Neb felt the weariness deep in his bones now that the work was done. He’d walked Windwir twice in
the last week to be certain, but despite the winter’s storms they’d finished ahead of schedule. And though the sense of accomplishment permeated him, he felt a sadness in the midst of it. Over the months, he’d seen more and more of the Marsh girl, Winters, and they’d fallen into a routine together. At least twice weekly now, she met him out on the northern edges of the camp, when he could discreetly slip into the forest. They walked together, and somehow, somewhere along the way, their hands had touched and
then joined so that now, whenever they walked alone, they did so hand in hand. They had not kissed again, but Neb found himself thinking of it all the time, uncertain of how to bring that about again.
He laughed as he walked north across the empty plain. Over the last several months, he’d commanded a camp of gravediggers, presided over discipline, even buried some of their own dead when the war crossed into their work. He knew how to order and inventory the supplies for a camp, and he found himself suddenly undeof s sorstanding and even proposing military strategy. All impressive for a boy of fifteen years.
Sixteen now, he realized suddenly. Sometime in the last few weeks a birthday had slipped past him unawares.
He had learned much and had proven much, but he still did not know how to kiss a girl.
As he approached the line of trees he called out, and she broke from them, running nimbly across the ash and mud.
“Nebios ben Hebda,” she said, smiling and out of breath. She looked around the field and looked south to what remained of the gravediggers’ camp. The tents were already coming down as the workers began their exodus. A small contingent would be traveling north with Neb to aid the construction of the new library. Most were scattering to what homes they could either find or make or return to. “You really are finished,” she said.
Neb nodded. “I am. Petronus and Rudolfo should arrive tomorrow. I’ll ride back with them to the
Ninefold Forest to see what help I can be with the library.”
Winters smiled. “Your work here was impressive. I’m certain you will be an asset to them.”
He smiled, feeling the heat rise in his cheeks. Odd how only she could do this to him. “Thank you,” he said. “Shall we walk?” He extended his hand to her and she took it.
They walked to the river first, pausing there to watch a deer at the far side. They’d never come so close before, but nature reasserted its rule quickly. Someday, Neb thought, if no one built here, this plain itself might return to the forest it once had been.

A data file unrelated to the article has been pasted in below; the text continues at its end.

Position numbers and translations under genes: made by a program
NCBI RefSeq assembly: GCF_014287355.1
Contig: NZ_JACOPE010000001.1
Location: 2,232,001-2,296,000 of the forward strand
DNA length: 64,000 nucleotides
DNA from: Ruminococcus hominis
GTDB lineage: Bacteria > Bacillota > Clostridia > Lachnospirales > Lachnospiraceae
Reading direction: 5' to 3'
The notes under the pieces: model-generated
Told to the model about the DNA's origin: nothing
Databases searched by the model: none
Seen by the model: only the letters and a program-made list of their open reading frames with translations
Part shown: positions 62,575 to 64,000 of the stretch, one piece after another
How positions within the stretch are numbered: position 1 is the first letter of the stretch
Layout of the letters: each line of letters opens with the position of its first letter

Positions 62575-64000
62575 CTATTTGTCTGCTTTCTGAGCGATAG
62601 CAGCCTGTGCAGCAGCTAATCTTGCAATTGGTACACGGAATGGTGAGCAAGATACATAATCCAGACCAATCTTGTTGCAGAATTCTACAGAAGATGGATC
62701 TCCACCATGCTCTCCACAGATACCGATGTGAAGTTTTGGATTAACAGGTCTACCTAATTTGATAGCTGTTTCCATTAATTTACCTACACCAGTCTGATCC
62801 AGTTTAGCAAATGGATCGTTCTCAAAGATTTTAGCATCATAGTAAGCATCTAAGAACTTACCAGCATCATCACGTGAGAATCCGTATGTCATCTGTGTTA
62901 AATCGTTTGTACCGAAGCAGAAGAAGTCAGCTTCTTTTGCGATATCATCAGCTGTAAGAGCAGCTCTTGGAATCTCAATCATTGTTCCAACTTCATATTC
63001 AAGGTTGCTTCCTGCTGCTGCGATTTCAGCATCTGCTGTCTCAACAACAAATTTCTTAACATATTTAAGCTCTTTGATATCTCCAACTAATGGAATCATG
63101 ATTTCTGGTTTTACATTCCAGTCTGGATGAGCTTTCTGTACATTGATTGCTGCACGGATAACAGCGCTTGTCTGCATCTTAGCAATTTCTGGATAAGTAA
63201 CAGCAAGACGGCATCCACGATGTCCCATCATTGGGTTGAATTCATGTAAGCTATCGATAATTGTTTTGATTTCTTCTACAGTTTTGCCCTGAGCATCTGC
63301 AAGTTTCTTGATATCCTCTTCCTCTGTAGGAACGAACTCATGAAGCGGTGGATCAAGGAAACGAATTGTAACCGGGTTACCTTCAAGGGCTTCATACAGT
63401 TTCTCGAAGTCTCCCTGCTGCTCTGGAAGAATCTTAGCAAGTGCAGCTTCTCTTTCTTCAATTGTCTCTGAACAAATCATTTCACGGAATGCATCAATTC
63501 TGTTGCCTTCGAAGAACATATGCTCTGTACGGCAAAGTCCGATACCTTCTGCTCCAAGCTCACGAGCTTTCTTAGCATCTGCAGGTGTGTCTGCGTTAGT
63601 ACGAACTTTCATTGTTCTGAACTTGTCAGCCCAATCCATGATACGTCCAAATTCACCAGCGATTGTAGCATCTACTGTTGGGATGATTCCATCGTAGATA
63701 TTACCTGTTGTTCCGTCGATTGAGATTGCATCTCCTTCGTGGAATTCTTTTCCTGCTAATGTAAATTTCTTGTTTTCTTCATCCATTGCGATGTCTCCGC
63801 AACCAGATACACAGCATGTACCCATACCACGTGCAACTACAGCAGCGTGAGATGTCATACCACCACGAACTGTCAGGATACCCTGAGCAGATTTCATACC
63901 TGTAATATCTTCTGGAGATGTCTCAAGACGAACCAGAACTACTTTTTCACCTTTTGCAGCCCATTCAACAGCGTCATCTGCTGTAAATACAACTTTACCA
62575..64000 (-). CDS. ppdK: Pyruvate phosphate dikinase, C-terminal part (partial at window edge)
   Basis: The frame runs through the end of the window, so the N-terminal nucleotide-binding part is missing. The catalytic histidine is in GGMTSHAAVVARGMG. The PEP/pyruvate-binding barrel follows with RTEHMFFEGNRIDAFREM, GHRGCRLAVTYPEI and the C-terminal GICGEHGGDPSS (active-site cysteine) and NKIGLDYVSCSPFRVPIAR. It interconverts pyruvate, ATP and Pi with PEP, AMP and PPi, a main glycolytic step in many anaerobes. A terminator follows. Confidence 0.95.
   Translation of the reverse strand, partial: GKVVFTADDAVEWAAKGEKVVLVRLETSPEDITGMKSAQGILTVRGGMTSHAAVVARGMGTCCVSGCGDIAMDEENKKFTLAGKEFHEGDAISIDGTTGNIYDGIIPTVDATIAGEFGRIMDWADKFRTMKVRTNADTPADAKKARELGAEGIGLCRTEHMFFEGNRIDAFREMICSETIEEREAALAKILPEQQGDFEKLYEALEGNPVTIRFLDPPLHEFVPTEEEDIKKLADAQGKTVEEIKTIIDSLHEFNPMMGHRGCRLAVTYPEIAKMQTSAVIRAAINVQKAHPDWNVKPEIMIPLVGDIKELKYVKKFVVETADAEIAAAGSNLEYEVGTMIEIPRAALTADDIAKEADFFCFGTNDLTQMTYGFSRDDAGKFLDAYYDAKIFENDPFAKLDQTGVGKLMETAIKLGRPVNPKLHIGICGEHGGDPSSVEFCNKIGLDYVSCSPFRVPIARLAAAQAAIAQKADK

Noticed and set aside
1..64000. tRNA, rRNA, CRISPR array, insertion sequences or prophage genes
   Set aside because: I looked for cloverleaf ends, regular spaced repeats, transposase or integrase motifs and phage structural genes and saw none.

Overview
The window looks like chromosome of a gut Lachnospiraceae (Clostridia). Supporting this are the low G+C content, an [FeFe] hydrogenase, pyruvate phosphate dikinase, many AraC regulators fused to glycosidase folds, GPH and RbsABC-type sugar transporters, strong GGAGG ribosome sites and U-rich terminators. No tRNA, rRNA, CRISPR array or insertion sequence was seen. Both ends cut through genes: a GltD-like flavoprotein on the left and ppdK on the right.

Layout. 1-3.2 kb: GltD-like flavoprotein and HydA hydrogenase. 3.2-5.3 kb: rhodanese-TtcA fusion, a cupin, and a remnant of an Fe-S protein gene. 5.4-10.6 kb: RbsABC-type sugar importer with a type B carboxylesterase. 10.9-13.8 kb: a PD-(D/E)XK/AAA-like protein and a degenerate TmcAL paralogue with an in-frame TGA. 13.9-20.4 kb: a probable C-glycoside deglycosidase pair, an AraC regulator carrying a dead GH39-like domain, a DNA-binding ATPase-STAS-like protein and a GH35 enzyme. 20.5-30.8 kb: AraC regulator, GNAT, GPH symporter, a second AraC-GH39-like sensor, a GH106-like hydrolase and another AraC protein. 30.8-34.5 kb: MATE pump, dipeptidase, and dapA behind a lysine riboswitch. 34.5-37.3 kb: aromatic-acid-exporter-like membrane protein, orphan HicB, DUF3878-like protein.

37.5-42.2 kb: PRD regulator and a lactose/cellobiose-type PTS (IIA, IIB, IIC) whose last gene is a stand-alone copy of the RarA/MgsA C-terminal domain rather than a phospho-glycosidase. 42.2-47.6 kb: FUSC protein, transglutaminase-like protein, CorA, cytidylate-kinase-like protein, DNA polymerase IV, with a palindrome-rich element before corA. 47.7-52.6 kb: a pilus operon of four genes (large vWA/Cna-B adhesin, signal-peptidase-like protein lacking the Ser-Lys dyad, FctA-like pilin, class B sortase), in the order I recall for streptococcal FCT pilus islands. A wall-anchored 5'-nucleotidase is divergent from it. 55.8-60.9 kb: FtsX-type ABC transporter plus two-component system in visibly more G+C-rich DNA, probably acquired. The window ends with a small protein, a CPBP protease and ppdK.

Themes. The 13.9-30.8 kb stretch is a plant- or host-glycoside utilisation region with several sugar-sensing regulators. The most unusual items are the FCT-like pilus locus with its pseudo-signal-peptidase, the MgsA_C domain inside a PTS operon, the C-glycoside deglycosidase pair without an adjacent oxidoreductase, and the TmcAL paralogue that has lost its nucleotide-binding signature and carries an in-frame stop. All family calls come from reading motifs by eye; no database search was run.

As they walked, they didn’t speak this time. Before, they’d talked about his dreams and the Marsh King’s dreams and where they intersected. He’d always been amazed at her grasp of those-as if she were in them, herself. And she had been on a number of occasions, or at least the image of her.
She’d shown up in other dreams, too, that Neb could never talk about. Just thinking about them made his hands get sweaty and his mouth go dry. In one of those dreams, they lay beneath a clear canopy looking up on a moon far more massive and blue and green and brown than the one that hung in their night sky. They lay there naked in their own sweat, holding one another in their arms. She had rolled into him in that dream, her body sending shivers through him as she whispered in his ear.
“This dream is of our home,” she had said, and he’d awakened afraid that she really had been there, not just some image of her conjured out of his imagination and his desire.
As they turned west and walked with the river to their back, they feor b/dill into a rhythm. After a while he looked over to her, and saw the sadness on her face.
She looked at him and as if reading his mind, she explained. “We will never have these times again,” she said. “I will miss them.”
Neb shrugged. “I’m sure we’ll see each other again, Winters.” He knew he should say something else, thought about it, and hoped they were the right words. “I want to see you again,” he said.
She squeezed his hand. “I do, too. But it will be complicated.”